Automation Is Coming. Your Teams Should Be Prepared.
The tone and complexion of business conversations have changed a great deal in just a few short months. The overriding theme of many discussions is now operational efficiency, reducing debt overhead and increasing revenue.
At the same time, outside and perhaps unanticipated forces are weighing on organizations to revisit their digital efforts.Businesses that rated their digital maturity highly at the end of last year received a jolt with the meteoric rise of conversational AI platforms like ChatGPT. The digital goalposts have shifted. All of a sudden, it became clear that no one was quite as advanced as they might have believed.
The drive to increase efficiency and to do more with less, coupled with a desire to maintain or even increase digital maturity, is leading organizations of all types to run some gap analysis over their operations and environments.
The analysis results are likely to highlight aspects of transformation planning that need additional attention — especially process automation, given it has considerable promise and capability to power a renewed efficiency drive. But this drive will look very different to how it might have been approached in the past.
Already in the first few months of this year, it’s clear that process automation today is far more nuanced than it once was.Efforts are much more business-led; the approach is more empathetic and inclusive; and there are stronger ideas — and support metrics — to demonstrate what success really looks like.
Leaders wanting to maximize the benefits of automation in their workplaces should pay close attention to these emerging trends and seek to use them as part of their own renewal programs of work.
It’s About the People
Organizations are approaching this next round of process automation with renewed energy and vigor, but also with a more people-centric mindset that is smoothing the path to adoption.
Earlier bids to automate often had to combat fear, uncertainty and doubt (FUD) in the broader business. The priority for leaders this time around should be to evangelize the positives of process automation or improvement — but breaking down these kinds of barriers requires a multifaceted response.
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What would happen if every member of your team came to work focused on finding solutions and creating better results?
First, organizations should work to show what automation can actually do. Leaders can achieve this by highlighting examples that have worked either internally or in other organizations in adjacent industries. Where have others seen success? This is key because if you don’t know where someone else has tried something, it can be really difficult to dream up use cases yourself. Being aware of tools and processes out there and what they can do means you can better apply them to your own pain points and challenges, and improvement initiatives.
Second, those that succeed with automation this time will clearly articulate the benefits to staff — in other words, “what’s in it for me?” Many individuals, teams and organizations perform processes in the way they’ve always been done. The opportunity cost of that mindset and activity may not be well understood; if it were better understood, it might change people’s attitudes towards introducing automation. For example, a person may spend six hours a month transferring data between two systems and tidying it up for analysis and presentation, but what else could they be doing with those six hours? Surely that time would be better invested into another part of their work.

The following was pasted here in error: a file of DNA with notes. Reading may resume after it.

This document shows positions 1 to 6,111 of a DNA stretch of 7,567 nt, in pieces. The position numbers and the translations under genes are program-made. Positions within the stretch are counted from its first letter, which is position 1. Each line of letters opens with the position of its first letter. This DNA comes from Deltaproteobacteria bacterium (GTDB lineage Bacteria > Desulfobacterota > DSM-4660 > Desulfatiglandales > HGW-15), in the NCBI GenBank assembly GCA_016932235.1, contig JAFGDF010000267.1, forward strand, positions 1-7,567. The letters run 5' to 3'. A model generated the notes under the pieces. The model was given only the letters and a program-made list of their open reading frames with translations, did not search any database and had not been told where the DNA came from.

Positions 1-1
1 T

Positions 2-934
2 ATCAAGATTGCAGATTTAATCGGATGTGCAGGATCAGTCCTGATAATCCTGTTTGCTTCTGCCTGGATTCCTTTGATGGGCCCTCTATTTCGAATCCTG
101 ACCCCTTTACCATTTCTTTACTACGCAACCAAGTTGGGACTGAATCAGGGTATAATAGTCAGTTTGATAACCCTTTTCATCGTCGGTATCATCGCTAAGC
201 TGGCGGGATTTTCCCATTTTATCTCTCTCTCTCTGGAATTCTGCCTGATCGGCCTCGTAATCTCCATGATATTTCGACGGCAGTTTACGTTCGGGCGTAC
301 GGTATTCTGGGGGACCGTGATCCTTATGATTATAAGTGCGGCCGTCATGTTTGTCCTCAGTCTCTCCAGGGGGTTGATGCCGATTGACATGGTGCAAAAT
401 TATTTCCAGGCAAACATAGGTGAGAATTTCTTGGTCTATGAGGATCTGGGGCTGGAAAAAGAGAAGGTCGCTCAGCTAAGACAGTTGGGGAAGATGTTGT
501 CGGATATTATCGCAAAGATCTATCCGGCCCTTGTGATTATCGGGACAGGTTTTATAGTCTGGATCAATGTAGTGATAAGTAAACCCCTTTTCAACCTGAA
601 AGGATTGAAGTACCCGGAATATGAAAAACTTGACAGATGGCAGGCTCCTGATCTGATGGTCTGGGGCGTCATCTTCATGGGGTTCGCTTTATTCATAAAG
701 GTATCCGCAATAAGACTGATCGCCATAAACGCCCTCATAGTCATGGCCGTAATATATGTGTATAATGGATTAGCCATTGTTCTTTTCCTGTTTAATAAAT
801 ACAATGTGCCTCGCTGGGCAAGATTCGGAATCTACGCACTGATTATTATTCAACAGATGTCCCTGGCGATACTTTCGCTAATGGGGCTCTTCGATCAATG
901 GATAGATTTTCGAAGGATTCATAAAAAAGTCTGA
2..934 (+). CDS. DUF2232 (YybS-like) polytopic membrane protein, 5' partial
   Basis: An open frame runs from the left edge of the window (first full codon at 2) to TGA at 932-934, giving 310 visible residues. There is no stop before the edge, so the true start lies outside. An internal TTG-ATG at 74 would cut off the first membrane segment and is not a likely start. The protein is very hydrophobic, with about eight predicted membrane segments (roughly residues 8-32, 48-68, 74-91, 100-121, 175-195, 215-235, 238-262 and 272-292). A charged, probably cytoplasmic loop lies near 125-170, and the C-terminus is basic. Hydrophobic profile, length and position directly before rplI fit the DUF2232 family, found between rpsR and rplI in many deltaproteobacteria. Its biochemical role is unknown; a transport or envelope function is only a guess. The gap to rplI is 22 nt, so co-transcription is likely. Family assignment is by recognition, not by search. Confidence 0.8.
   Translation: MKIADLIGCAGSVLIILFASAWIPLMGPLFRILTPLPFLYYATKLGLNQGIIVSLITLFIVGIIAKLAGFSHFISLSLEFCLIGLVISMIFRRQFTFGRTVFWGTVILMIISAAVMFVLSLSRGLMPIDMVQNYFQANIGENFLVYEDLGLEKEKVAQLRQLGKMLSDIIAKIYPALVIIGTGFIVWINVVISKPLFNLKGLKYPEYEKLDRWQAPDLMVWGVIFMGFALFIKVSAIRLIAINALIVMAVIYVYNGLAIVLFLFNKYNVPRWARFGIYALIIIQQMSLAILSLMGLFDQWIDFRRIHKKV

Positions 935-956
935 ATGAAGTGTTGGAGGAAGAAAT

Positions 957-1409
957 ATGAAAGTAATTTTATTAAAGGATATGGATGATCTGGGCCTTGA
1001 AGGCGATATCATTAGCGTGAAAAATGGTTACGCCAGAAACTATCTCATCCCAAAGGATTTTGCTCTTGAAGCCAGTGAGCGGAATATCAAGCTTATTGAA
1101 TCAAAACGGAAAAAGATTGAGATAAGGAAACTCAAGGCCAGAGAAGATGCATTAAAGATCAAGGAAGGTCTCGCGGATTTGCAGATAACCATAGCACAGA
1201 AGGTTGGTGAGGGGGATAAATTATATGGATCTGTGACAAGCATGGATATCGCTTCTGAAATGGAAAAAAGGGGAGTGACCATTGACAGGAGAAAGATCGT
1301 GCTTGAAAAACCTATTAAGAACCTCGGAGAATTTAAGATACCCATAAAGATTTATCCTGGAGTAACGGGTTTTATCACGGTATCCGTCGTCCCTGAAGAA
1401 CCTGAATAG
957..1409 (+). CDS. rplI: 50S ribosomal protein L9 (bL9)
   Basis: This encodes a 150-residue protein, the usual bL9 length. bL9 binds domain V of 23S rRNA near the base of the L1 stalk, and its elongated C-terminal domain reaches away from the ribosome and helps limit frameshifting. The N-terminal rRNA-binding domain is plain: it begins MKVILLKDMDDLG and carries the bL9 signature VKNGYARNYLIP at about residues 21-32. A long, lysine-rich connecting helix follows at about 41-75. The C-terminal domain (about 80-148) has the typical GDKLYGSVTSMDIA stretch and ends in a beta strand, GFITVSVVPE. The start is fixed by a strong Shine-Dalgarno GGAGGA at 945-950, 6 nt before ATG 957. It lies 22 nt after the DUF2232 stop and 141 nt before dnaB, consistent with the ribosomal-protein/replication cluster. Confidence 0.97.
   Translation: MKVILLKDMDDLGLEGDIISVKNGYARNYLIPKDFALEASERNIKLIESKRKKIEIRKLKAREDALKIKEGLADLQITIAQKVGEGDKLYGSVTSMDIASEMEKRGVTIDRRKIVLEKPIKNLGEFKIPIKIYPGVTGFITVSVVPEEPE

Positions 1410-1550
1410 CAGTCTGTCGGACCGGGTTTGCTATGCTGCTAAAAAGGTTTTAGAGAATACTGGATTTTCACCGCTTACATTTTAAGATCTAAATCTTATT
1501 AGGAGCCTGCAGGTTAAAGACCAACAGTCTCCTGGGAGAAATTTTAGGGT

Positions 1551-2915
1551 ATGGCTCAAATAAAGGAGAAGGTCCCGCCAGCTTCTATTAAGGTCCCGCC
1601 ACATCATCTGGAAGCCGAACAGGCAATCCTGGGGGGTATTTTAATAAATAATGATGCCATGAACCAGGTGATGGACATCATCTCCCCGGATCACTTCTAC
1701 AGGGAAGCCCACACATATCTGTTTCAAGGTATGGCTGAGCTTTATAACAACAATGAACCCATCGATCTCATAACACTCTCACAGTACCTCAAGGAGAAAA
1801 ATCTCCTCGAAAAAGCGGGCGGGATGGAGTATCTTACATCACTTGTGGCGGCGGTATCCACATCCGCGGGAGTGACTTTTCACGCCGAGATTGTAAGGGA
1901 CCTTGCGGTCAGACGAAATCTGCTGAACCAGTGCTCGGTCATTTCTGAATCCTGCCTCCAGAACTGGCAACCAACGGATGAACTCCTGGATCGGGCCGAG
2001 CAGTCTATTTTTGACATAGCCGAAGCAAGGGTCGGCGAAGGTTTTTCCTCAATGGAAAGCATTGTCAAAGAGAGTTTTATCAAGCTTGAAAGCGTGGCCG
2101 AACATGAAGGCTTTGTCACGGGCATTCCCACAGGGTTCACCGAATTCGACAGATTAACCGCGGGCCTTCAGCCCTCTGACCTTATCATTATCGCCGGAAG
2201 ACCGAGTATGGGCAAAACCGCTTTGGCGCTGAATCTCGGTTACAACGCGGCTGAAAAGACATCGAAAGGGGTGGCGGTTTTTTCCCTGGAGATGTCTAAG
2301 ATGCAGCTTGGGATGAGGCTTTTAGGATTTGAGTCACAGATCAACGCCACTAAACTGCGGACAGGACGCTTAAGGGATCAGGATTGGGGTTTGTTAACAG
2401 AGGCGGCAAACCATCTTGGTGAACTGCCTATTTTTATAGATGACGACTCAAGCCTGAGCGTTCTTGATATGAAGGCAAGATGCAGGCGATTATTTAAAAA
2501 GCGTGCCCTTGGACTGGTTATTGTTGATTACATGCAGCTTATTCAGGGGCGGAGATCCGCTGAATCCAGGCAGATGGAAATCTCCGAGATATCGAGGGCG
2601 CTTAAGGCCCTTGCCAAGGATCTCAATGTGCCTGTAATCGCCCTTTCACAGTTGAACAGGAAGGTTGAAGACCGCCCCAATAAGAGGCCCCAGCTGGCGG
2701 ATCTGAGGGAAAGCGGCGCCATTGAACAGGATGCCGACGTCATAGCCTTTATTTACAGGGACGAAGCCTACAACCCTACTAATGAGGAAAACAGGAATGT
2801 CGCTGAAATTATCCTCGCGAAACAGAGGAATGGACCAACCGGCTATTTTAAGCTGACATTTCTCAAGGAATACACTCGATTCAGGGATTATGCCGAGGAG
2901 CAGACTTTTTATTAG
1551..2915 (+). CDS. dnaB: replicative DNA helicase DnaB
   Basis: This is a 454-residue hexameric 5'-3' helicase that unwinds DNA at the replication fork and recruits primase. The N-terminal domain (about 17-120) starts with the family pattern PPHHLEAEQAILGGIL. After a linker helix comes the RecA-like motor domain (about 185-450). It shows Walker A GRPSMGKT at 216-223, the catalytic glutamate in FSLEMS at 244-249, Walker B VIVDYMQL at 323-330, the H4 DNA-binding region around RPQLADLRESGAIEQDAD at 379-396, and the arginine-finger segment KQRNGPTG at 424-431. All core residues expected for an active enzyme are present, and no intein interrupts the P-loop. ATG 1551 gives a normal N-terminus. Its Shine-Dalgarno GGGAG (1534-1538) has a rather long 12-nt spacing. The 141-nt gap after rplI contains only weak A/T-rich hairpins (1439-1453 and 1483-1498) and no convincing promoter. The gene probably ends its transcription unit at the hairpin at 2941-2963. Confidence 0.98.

Being able to articulate upfront the cost, time, experience or sentiment benefits of what digitization or automation is going to mean is a game-changer. Moreover, proactively answering this question before it gets asked can substantially change internal attitudes to automation and digitization.
A third and related point is that successful automation programs are increasingly based on empathy and inclusivity. Empathetic leaders understand that acceptance of automation varies among workers. Having empathy means understanding that not everyone’s going to reach acceptance at exactly the same time, that people have different challenges and priorities, and that these factors affect how they perceive automation and digitization. Soft skills are increasingly useful in preparing a workforce for automation, and these are particularly important as renewed effort, focus and investment is put into the space.
Success is measurable, when an organization’s program is successful, and that success can then power a cycle of continuous iteration and improvement.
Efficiency metrics could include a reduction in time to perform a process or complete a transaction, lower costs, or perhaps an improvement in employee or customer sentiment from net promoter score pulse checks or other surveys.
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About the Author
Chris Ellis, director of pre-sales at Nintex, gained invaluable experience in SharePoint, Office 365 and the Nintex Platform as a pre-sales solution specialist within the partner network. Hailing from Aberdeen in Scotland, his work with the Nintex Platform exposed him to the full lifecycle from analysis and requirement gathering to delivery, support and training, contributing across a spectrum of projects in various industries and in some interesting places.